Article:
Thursday, September 13, 2001

Outpouring of donations keeps blood supply steady


500 Tristaters show up at Hoxworth

The Cincinnati Enquirer and HealthScout News Service

        At least 500 people turned out Wednesday to donate blood at five neighborhood blood collection centers, about twice as many as usual, Hoxworth Blood Center estimated.

        “It was very, very busy today, which is great,” said Hoxworth spokesman Michael Anderson. “We're scheduling people five, six and seven days out.”

        More than 675 Tristate people gave blood Tuesday in response to the terrorist attacks, Mr. Anderson said.

        In hopes of avoiding too many donations at once, Hoxworth is urging people to schedule an appointment rather than walk up to donation centers.

        For information about donating blood, call (513) 451-0910.

        For now, thanks to the intense response nationwide, blood supplies are adequate in New York and Washington, D.C., officials there told blood banks Wednesday.

        “Currently New York facilities and Washington, D.C., facilities indicate that their blood levels are being maintained because of the tremendous outpouring of support from the American public,” said Sara Foer, director of communications at the American Association of Blood Banks.

        The situation has been helped by the fact that the inventory levels were at a good point before the crisis.

        “We've been in contact with blood facilities in New York City and Washington, D.C., and what we've learned is that they're maintaining blood levels OK. They haven't gone down,” said Jamie Blietz, director of the National Blood Exchange, a subsidiary of the AABB that acts as a sort of blood clearinghous“Obviously, there have been a tremendous amount of donations.”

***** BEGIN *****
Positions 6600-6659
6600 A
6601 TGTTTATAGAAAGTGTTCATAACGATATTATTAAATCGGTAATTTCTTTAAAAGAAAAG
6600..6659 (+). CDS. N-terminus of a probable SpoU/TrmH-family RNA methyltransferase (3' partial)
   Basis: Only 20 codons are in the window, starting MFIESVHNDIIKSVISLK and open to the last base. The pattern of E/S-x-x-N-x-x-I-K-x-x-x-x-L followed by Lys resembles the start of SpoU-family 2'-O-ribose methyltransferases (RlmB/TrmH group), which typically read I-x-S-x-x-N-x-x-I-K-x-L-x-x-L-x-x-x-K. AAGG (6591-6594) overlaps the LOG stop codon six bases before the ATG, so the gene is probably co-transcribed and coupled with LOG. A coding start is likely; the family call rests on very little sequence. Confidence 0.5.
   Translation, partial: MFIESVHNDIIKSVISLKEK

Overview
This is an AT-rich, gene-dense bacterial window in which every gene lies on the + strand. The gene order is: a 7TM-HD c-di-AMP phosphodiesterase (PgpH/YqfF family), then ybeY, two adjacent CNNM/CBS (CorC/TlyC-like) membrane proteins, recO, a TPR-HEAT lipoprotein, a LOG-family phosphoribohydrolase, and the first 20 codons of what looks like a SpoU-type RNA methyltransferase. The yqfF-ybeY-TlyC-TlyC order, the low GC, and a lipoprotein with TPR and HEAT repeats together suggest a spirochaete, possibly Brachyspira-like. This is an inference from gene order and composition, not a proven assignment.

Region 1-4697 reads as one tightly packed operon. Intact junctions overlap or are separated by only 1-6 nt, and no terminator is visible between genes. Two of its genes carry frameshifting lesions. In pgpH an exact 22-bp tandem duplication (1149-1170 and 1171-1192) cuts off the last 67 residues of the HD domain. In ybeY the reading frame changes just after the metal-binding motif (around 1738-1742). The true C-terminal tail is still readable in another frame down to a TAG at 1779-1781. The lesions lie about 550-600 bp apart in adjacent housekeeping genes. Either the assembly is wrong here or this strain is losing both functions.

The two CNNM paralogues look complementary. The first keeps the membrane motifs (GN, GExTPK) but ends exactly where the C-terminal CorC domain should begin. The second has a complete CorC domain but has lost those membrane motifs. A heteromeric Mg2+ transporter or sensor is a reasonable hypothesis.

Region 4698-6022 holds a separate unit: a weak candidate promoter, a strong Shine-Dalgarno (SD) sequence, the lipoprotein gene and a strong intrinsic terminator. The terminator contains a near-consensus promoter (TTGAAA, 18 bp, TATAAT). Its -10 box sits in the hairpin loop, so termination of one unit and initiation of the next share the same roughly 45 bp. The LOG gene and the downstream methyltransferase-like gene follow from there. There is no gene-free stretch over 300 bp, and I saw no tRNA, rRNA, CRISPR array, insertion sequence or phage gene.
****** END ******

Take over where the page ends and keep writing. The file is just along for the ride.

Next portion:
Across the nation, donors have been standing in line for hours to give blood for the victims of Tuesday's attacks. The New York Blood Center announced Tuesday night that it had received an estimated 4,000 donations in the New York/New Jersey area. In Hartford, Ct., one line to give blood was seven hours long, according to a volunteer.

        The American Association of Blood Banks is now asking that people who want to donate come back in 30 days. Because blood has a shelf life of about 42 days, the supply needs to be constantly replenished.

        The New York Blood Center has said there is a particular need for Type O donors and Rh-negative donors.

        Blood centers in Floridad are sending three different shipments to Washington and New York via truck, a trip that takes about 18 hours..

        The NBE also received special permission to have one shipment, also from Florida, flown in to New York on Wednesday.

       



At a glance
Attacks are topic No. 1 in classrooms
Body recovery part of work of NYC crews
Constituents' emotions unmitigated
Different faiths, all drawn to pray
Family clings to details of missing woman's fate
Jews seek normalcy
Local firefighters on task force joining rescue efforts
Muslims urged to give aid
No date, time for nation's air travel to resume
Notebook
- Outpouring of donations keeps blood supply steady
Relatives wait for word, pray
Stranded travelers find help in Florence
Tightened air security will be norm
Travelers wait, pray in deserted airport
Work resumes, but life is different
Wright-Patterson medical personnel join effort
PULFER: Cell phones
RADEL: Tristate sprouts flying flags
Reports bring sweep of river
Court upholds stay for Byrd
Luken suggests raises for cadets
Luken unused to second place
Primary results
Council halts bid for road-extension vote
Superintendent's contract extended
Tristate A.M. Report
Woman shot outside school as it lets out